By Steve Gorman
LOS ANGELES (Reuters) - Game wardens and search hounds combed steep, wooded canyons and ravines for a third day near California's Silicon Valley on Tuesday, looking for a mountain lion that injured a 6-year-old boy, but the cat has so far evaded trackers, wildlife officials said.
The boy was out hiking a trail with family and friends in a densely wooded preserve adjacent to a winery, just west of the town of Cupertino, when a mountain lion pounced on him and tried to drag him away, his parents told officials.
The boy's father and another man in the group rushed the cat shouting at the animal, and the cougar retreated into the woods. The boy was left with bite wounds and scratches to his upper body, head and neck, and was hospitalized following the attack.
Kirsten Macintyre, a spokeswoman for the California Department of Fish and Wildlife, said the boy has since been released and was home with his family, who officials have not publicly identified.
A team of sheriff's deputies, game wardens and a tracker with dogs immediately mounted a search for the lion, which resumed after daybreak on Monday and was extended into Tuesday with the addition of a second tracking crew, Macintyre said.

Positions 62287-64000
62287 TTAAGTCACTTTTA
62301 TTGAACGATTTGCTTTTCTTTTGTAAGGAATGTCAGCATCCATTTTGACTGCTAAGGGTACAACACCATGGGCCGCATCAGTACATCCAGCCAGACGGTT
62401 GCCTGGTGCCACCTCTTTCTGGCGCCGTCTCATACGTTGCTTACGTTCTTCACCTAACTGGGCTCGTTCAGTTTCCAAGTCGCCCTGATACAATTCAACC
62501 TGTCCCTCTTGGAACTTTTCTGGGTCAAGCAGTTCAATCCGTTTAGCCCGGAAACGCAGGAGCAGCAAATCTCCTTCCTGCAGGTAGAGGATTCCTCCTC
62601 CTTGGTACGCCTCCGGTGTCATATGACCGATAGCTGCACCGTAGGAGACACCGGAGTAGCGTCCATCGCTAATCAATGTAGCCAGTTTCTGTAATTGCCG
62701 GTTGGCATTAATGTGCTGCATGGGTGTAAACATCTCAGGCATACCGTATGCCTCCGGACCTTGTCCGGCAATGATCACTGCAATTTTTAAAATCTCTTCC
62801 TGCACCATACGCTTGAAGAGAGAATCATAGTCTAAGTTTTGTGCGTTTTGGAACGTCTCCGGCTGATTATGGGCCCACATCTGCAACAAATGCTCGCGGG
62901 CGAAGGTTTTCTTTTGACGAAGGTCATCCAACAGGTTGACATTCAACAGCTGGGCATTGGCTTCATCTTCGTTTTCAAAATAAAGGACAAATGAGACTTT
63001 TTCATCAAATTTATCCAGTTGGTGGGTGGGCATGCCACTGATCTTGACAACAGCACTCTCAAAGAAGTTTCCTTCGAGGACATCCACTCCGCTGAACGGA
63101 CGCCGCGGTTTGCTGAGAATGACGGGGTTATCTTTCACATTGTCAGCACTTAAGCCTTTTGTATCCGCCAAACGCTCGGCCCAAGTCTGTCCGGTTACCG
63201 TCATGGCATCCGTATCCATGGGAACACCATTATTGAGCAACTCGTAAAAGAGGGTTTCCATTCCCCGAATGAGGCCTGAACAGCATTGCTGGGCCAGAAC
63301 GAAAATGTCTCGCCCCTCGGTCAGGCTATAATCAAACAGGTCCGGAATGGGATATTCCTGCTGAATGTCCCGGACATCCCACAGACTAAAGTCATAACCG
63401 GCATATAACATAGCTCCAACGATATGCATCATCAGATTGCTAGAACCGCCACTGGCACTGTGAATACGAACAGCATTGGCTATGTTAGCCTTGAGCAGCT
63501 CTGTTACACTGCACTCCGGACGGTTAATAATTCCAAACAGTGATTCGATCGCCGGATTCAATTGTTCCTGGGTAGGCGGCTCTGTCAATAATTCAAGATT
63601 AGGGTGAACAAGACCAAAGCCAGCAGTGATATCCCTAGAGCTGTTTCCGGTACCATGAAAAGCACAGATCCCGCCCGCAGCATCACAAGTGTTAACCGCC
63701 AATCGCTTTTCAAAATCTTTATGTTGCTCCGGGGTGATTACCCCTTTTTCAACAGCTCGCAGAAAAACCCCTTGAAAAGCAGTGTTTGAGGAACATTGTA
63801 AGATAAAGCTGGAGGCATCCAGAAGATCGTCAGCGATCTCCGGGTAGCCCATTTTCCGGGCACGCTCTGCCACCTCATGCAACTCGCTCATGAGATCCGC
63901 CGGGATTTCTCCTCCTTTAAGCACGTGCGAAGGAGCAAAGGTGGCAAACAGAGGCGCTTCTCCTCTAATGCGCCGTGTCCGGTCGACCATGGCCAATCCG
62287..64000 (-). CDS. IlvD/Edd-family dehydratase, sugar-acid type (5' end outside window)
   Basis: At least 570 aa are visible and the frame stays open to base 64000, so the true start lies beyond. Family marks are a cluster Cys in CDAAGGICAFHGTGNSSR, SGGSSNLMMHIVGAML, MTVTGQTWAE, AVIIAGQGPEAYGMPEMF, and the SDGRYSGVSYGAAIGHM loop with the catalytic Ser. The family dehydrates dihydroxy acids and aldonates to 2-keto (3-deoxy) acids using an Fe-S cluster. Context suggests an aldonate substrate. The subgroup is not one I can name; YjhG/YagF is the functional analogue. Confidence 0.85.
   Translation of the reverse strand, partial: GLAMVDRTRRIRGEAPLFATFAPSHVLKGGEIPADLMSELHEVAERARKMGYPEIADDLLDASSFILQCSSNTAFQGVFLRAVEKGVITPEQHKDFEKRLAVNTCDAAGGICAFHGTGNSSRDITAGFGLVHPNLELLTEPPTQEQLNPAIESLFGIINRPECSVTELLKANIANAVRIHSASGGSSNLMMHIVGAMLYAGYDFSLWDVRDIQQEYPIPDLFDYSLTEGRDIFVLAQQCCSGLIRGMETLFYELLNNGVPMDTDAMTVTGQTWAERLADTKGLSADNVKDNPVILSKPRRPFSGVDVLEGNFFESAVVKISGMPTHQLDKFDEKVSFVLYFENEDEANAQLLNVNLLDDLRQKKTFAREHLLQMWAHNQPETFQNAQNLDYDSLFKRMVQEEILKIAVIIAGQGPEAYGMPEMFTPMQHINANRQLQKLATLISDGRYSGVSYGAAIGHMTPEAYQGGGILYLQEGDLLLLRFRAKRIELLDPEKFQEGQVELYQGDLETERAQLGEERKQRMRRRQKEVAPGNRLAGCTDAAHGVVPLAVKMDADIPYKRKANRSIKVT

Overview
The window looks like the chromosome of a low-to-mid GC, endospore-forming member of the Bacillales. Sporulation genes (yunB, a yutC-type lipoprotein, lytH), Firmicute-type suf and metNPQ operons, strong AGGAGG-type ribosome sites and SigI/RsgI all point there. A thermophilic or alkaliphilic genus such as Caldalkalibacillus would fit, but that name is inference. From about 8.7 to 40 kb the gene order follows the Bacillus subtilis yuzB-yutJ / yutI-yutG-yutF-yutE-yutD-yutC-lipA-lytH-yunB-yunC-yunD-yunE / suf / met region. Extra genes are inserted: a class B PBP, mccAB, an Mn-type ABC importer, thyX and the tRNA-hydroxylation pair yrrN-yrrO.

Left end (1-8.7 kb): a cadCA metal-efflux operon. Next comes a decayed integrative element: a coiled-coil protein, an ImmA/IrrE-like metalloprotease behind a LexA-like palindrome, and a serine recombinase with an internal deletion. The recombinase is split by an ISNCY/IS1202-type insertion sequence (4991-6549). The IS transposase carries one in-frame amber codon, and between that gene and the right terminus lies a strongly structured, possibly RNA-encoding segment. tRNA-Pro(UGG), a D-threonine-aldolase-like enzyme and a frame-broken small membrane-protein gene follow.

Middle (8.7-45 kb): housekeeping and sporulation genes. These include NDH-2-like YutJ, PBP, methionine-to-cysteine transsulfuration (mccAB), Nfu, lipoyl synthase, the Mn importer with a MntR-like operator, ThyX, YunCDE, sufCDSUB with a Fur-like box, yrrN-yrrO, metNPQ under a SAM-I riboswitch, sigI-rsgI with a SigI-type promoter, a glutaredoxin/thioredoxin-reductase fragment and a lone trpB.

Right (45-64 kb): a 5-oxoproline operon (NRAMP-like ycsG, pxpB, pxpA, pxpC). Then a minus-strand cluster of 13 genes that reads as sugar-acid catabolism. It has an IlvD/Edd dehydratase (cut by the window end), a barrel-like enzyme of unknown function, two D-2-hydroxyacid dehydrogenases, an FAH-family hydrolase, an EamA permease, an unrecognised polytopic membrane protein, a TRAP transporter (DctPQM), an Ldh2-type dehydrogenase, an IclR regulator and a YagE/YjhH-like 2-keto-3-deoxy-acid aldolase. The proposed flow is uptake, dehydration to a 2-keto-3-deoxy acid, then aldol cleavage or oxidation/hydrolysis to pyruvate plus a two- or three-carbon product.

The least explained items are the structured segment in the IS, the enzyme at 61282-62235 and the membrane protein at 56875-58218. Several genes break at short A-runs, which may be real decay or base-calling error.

She said motion-sensitive cameras also were being been set up in the vicinity, along with several live cage traps.
DNA from cougar saliva samples taken from the victim's clothing was being analyzed on Tuesday to determine the mountain lion's gender, which could help searchers identify the cat.
If the animal is captured and its DNA matches the saliva samples, the lion will be killed in the interest of public safety, officials said.
By late Tuesday afternoon, there was no word from search teams on any sign of a mountain lion, except for some paw prints that were found in the area, Macintyre said.
"The cat could be 25 miles away by now," she said. "We're certainly putting every resource we can into finding this animal."
The search for another mountain lion that mauled a man in his sleeping bag about two years ago ended after six days with the cougar never found, Macintyre said.
Mountain lions are solitary, elusive creatures that tend to avoid people, and attacks on humans are fairly rare. Sunday's incident marked the 14th documented attack in California dating back to March of 1986. Only three were fatal.
(Reporting by Steve Gorman; Editing by Sandra Maler)